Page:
Ithaca Downtown Historic District (Ithaca, Michigan) facts for kids
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Ithaca Downtown Historic District
South side of Center Street
|Location||100-168 and 101-161 E. Center St., Ithaca, Michigan|
|Area||4 acres (1.6 ha)|
|Architect||Oliver M. Hidden|
|Architectural style||Late Victorian|
|NRHP reference No.||05001510|
|Added to NRHP||December 21, 2005|
The Ithaca Downtown Historic District is a commercial historic district located on East Center Street, between Main and Pine River, in Ithaca, Michigan (covering 100-168 and 101-161 East Center Street). It was listed on the National Register of Historic Places in 2005.
Ithaca was founded in 1855; development of the new settlement began the next year when it was selected as the county seat of the newly formed Gratiot County. The first commercial enterprise, located just west of this district, was John Jeffery's store, built in 1856. In 1860 a hotel was built at the corner of Main and Center (within this district), and by 1869 the block was filled with one- to three- story wooden commercial buildings. Ithaca was incorporated as a village in 1869. In the 1870s, brick buildings were constructed in the district; the first one being the 1875 Richardson & Weatherwax grocery store.
In 1882 a railroad was built into the village. This spurred both agricultural development in the surrounding area, but also industrial development in Ithaca itself. Fires in 1888 and 1890 destroyed some of the earlier wooden buildings which were replaced with brick. A 1905 fire destroyed the last of the earlier wooden buildings, and a new building was erected the following year. Except for the 1920s-era gas station, and a 1988 building erected on the site of a 1987 fire which destroyed one of the historic buildings, the Ithaca Downtown Historic District looks much as it did in 1906.
The district includes 20 buildings, 18 of which were constructed in the 1875-1906 period. The buildings are predominantly red brick Late Victorian structures, and stand side-by-side in a single block along Center Street. The block is divided by a narrow alley running perpendicular to Center, separating each side of the street into two halves.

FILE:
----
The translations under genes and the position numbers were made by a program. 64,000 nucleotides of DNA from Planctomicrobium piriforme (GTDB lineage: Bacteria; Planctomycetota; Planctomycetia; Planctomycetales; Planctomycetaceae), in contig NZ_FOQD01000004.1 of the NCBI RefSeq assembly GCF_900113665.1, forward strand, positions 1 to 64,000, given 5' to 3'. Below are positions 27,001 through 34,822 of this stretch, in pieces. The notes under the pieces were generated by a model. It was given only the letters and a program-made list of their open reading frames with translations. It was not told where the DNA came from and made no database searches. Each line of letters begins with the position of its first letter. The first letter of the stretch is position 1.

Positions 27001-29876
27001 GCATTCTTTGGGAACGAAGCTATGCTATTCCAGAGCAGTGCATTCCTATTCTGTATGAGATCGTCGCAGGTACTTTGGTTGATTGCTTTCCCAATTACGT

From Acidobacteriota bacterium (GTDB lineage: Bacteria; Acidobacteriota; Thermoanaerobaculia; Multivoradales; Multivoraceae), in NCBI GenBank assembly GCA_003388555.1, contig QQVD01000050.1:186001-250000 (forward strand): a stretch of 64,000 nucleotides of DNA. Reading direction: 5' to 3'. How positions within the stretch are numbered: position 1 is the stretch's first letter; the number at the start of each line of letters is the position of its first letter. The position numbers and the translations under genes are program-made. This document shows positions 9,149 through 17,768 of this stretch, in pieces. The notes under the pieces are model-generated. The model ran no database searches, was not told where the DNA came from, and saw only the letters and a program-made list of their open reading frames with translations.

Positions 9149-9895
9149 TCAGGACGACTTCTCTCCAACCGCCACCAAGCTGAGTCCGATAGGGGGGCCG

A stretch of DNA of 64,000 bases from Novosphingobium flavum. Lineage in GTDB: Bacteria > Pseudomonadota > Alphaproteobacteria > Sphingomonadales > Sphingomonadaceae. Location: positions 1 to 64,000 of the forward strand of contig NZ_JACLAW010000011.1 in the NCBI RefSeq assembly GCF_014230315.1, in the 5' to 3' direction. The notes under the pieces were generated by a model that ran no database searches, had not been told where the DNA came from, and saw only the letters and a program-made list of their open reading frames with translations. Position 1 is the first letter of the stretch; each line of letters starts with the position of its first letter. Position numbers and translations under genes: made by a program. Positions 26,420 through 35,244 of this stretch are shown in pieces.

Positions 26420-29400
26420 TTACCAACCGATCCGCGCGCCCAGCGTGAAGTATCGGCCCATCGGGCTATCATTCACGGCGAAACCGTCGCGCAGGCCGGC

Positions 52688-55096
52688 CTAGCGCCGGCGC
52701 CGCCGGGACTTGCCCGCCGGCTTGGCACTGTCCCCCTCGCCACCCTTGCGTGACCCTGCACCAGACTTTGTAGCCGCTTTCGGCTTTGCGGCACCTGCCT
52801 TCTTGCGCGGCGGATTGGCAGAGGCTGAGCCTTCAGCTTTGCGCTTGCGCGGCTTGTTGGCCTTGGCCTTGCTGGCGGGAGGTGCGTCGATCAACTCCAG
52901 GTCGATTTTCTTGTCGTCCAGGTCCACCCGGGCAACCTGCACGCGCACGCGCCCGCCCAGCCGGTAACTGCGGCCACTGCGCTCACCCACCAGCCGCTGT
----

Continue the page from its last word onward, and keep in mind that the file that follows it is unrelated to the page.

The largest commercial building in the district, the three-story, three-storefront J. Jeffery & Sons Block, stands at the southwest corner of Center and Main Streets. Three more commercial buildings stand next to the Jeffery Block, spanning the space to the alley. These three buildings exhibit interesting contrasting designs, with massive rockface fieldstone masonryon one, pointy stone "Gothic" incised window caps and a finial-capped metal cornice on another, and mixed red and yellow-buff brickwork on the third. On the north side of the street, a former gas station stands at the corner, followed by a row of two-story buildings, running west to the alley. These buildings exhibit a broad variety of architectural styles in 1890s commercial buildings, with different types and shapes of brick, brickwork piers, and brick paneling in various shapes. Many use terra cotta, and exhibit a variety of window shapes and sizes.
West of the alley on the south side is a 1988 building constructed in a style that complements its neighbors. Nearby is another Late Victorian three-storefront block, with an elaborate bracketed iron cornice. On the north side of the street, four buildings west of the alley retain a generally high degree of integrity. The first building is the oldest in the district, dating from 1875. It has Gothic-arch second-story windows with paneled brickwork, and retains its original iron storefront columns. Next door is a stone-front building with narrow windows.
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